Monday, 14 January 2013

Souvenir Shopping

Well hey there. It's been a very long time since I last posted. I blame it on the fact that my amazing journey came to end and the craziness of starting something new at home. Although I now find myself playing back the memories in my head, sifting through photos and wanting to write about some of the amazing things I experienced. I will start with this one because Christmas has just passed and I had the opportunity to display all of my amazing souvenirs in all of their glory.

Hitting up a lot of places? Want to get a little something from each place but don’t want to end up with a big pile of things that will collect dust on your shelves? I may be able to help you out with an idea.

Our plan, right from the start was to live in Germany for a year, travel during our breaks, and then take a month to travel some of the other European countries, before returning home to Canada. Besides Germany, we have already gone to Prague, Czech Republic, and Paris, France (and I hit up Dublin, Ireland on my own) throughout the duration of this visa. That’s already 4 countries worth of souvenir collecting and there are at least 4-5 more on the list. So while a key chain and a few beer glasses  are among the top collectables on my list, I do not need 9 key chains to add to the collection I already have at home. So this time, I have decided I will collect Christmas Ornaments. This ornament might be either a nice glass ball with a local scene painted onto it or a little monument or thing to represent the country, but it must be in Christmas Ornament form. They’re generally small and when you do eventually have your own place and want to get your first Christmas tree, you will actually have ornaments to decorate it.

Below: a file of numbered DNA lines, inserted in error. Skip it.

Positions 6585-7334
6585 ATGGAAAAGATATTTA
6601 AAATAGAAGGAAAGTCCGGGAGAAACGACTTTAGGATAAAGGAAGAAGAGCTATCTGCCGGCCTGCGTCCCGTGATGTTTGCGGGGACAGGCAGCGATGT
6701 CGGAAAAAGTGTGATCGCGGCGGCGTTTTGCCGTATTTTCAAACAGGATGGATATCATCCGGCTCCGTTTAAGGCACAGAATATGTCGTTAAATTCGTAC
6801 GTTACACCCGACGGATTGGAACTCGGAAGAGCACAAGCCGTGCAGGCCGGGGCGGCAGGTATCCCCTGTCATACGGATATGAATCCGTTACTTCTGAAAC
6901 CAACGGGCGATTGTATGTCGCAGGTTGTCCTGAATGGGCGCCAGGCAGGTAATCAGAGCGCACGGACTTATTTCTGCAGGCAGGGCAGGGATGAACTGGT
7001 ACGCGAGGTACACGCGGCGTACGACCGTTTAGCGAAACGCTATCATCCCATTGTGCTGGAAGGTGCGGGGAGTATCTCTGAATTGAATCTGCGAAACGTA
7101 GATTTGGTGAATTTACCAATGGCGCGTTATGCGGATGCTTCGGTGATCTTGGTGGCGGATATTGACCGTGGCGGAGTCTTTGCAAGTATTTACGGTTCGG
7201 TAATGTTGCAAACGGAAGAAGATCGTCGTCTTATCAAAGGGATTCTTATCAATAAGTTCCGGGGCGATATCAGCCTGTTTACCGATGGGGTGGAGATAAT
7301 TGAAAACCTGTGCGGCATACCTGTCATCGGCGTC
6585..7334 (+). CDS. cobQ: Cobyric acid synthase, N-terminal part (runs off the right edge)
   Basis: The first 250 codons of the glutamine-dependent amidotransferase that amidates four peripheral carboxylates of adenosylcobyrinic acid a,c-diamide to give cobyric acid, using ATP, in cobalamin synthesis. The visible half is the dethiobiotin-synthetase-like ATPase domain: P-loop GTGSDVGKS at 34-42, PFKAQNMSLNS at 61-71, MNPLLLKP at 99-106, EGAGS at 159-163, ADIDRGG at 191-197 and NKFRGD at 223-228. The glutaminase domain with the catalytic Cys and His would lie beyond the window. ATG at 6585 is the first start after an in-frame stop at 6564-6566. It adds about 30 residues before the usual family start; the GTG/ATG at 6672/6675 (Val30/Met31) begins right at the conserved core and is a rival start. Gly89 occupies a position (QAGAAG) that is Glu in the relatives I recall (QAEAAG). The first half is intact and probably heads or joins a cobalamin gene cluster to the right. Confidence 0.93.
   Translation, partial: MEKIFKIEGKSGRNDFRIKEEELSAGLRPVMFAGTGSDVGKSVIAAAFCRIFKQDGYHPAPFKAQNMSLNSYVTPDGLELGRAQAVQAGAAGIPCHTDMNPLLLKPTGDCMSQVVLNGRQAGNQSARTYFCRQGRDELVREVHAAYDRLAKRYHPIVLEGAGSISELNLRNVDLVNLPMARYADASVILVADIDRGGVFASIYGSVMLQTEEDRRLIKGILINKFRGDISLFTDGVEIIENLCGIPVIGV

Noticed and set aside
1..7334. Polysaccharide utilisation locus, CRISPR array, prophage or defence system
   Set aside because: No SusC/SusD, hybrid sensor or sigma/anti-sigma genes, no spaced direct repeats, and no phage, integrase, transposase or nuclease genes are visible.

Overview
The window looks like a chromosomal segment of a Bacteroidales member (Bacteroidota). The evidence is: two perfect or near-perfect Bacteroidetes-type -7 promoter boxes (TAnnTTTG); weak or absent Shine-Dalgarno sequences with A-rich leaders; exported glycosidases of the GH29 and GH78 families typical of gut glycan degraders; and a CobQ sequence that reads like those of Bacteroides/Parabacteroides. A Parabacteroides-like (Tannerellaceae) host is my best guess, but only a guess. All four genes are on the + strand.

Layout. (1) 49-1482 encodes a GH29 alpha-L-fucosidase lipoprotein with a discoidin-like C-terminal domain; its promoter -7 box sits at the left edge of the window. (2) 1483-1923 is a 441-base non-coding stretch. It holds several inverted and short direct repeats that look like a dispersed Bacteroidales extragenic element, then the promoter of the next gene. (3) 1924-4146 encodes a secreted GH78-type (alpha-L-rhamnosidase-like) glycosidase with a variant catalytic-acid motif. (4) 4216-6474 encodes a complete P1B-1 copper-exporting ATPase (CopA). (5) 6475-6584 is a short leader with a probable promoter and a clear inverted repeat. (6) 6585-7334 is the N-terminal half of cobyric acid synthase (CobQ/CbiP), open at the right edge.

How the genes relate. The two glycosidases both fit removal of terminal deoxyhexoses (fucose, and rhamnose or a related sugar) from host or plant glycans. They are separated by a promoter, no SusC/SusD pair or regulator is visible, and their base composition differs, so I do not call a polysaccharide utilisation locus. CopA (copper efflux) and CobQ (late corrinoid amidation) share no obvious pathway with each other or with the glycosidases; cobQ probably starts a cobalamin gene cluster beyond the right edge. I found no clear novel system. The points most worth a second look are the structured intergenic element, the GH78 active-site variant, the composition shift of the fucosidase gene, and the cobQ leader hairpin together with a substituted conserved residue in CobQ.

I’ve received a Christmas ornament every year since I was born and have been told they are mine to take when I eventually move out. That’s 23 ornaments plus all of the new ones that I will purchase abroad. I cannot usually settle on one ornament so I will actually have a few from each country, but hey, I will just have to get a bigger tree. And while I will only get them out and use them once a year, at least they will be used EVERY year, they won’t be left to collect dust/ take up room on a shelf, and then eventually thrown-out to make room for something new. There will always be a spot for them and I will get to relive the memories each year.
This is not to say I haven’t purchased/accumulated a few other things as well…beer glasses, coffee mugs, a hoodie, and I will probably get a key chain somewhere, but if that key chain breaks or the hoodie wears out, I will have Christmas.

You might have to look in a few souvenir stores, but they DO sell Christmas ornaments in the off season.

Here are the ornaments I have collected throughout my travels. 

Prague, Czech Republic.

This is an interesting ornament to start with. It's not actually an's a marionette. I could not find any ornaments in the stores of the Czech Republic. However,